Long & Short of It
Q: Our groomsmen are all different heights, the shortest one being 5'7". Are there any fit issues my fiancé and I should keep in mind so all of his friends look great?
A: These days, the most popular jacket lengths range from 33 to 37 inches; to determine which tuxedo will look best overall, consider both the height and frame of your groom and all of his friends. Since one of your groomsmen is 5'7", don't select a coat more than 35 inches in length; anything longer will only make him seem shorter than he is. Apply the same thinking to the tuxedo vests. Consider an open-back rather than a full-back style, which sometimes can look long on shorter guys. And because an open-back vest is adjustable, it will provide a more uniform fit for groomsmen of varying heights.
A Tux With Muscle
Q: My fiancé works out a lot and, as a result, has a very broad chest and small waist. Any suggestions?
A: Your groom's best bet is a double-breasted tuxedo jacket; most are cut slimmer through the hips than a single-breasted jacket, so it's a style that will flatter his V-shaped frame. If he really wants to accentuate his physique—and you're planning an evening ceremony—apeak-lapeled tailcoat is ideal. The short-in-front, long-in-back coat will show off his slim waist, while the peak lapel will lead the eye up to those broad shoulders.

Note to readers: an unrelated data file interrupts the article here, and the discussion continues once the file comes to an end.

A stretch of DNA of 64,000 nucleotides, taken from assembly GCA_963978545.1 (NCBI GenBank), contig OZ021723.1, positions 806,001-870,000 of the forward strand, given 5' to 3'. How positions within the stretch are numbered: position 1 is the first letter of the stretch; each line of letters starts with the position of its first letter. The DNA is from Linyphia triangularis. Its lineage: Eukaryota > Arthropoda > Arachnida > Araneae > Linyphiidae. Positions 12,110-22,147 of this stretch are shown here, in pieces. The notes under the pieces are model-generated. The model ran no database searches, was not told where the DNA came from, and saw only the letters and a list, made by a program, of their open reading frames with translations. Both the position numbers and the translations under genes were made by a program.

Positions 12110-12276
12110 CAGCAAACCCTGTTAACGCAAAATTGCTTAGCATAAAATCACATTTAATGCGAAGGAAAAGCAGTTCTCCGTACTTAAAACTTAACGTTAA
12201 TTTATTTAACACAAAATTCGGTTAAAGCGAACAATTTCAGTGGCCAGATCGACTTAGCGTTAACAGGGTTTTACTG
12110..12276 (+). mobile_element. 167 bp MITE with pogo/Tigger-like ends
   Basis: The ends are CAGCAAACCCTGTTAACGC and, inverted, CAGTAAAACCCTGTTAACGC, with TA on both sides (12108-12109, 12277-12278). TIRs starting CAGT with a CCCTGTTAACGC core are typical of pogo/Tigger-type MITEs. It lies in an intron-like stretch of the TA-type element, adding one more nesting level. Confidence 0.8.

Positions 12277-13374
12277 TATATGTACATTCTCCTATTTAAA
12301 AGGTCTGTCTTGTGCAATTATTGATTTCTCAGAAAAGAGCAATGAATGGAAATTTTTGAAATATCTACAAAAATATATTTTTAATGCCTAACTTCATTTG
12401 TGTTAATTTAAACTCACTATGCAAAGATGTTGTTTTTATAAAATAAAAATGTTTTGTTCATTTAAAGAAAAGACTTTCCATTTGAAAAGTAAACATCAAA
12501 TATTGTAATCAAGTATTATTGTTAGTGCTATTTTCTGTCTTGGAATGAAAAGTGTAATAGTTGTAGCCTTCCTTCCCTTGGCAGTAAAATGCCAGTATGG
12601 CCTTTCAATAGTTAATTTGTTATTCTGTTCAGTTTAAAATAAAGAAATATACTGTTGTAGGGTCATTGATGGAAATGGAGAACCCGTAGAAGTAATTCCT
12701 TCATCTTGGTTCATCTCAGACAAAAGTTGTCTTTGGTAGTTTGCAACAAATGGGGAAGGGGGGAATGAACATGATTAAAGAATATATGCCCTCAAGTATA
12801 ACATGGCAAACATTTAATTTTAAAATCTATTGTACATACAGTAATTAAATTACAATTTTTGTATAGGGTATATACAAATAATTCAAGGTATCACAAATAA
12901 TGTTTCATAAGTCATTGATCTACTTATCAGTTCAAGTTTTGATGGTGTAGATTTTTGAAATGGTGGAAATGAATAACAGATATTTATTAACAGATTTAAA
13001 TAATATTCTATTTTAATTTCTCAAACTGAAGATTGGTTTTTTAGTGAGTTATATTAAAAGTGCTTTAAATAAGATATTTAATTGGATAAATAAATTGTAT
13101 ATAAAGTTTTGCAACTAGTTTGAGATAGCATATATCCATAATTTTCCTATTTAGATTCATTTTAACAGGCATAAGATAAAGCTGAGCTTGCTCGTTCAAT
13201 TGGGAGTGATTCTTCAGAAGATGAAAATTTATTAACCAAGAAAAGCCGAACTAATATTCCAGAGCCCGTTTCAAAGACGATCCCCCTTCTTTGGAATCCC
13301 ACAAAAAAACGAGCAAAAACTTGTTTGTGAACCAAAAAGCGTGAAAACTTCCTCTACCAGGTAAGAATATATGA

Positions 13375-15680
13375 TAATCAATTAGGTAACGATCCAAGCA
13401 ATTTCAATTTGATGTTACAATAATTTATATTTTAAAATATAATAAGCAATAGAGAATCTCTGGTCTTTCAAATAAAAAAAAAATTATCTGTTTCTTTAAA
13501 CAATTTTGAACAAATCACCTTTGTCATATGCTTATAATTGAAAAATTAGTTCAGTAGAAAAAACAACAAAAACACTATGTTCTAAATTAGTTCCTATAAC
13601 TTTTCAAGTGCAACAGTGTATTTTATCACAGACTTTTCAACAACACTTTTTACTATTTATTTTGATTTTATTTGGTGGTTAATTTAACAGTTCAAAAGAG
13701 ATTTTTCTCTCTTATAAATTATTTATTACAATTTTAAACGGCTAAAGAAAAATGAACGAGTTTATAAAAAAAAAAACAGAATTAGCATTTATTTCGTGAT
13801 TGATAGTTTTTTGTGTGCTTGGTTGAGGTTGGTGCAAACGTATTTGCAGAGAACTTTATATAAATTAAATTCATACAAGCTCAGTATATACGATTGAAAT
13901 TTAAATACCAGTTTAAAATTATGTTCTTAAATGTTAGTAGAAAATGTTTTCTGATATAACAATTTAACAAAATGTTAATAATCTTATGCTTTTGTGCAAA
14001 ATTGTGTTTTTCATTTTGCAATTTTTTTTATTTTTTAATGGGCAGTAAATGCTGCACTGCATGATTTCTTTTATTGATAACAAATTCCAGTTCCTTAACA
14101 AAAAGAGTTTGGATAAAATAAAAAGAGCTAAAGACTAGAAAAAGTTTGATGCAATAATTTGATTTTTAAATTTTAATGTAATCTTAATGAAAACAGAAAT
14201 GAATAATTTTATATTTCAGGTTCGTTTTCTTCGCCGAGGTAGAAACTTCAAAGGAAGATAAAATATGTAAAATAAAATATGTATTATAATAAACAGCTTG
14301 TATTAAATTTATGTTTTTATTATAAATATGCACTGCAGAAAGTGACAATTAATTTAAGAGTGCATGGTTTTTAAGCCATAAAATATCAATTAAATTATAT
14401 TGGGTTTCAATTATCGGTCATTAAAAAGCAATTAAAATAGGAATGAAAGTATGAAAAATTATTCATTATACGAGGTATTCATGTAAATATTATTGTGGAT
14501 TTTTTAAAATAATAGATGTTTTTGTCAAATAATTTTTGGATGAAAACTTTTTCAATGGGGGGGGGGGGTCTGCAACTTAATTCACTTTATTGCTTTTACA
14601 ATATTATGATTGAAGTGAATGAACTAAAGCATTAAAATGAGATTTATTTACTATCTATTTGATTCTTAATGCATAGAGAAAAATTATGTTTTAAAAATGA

Q: My fiancé is going to wear an ivory tux to match my gown, but his groomsmen are wearing black. What color shoes should they all wear?
A: For basic formalwear colors—black, white or ivory—the general rule is that the men in the wedding party should match their shoes with their pants. So, your groom should wear ivory shoes, while his groomsmen wear black ones. For grooms considering a tux in a trendy color, the best solution is to consult a formalwear retailer about the most complementary shoe shade.
Knight and Day
Q: Does time of day really affect which tuxedo we select? We're planning an ultra-formal ceremony, but the wedding is at 11 a.m. What's the best choice?
A: For a daytime wedding—that is, anytime between 11 a.m. and 4 p.m.—opt for a gray cutaway, a jacket that tapers from the front waist button to a long, wide back tail. The cutaway jacket is traditionally paired with an ascot tie, a gray vest, a white wing-collar shirt and striped trousers; several formalwear manufacturers, however, offer variations on the cutaway look, featuring a long tie instead of an ascot, or solid gray pants in place of striped ones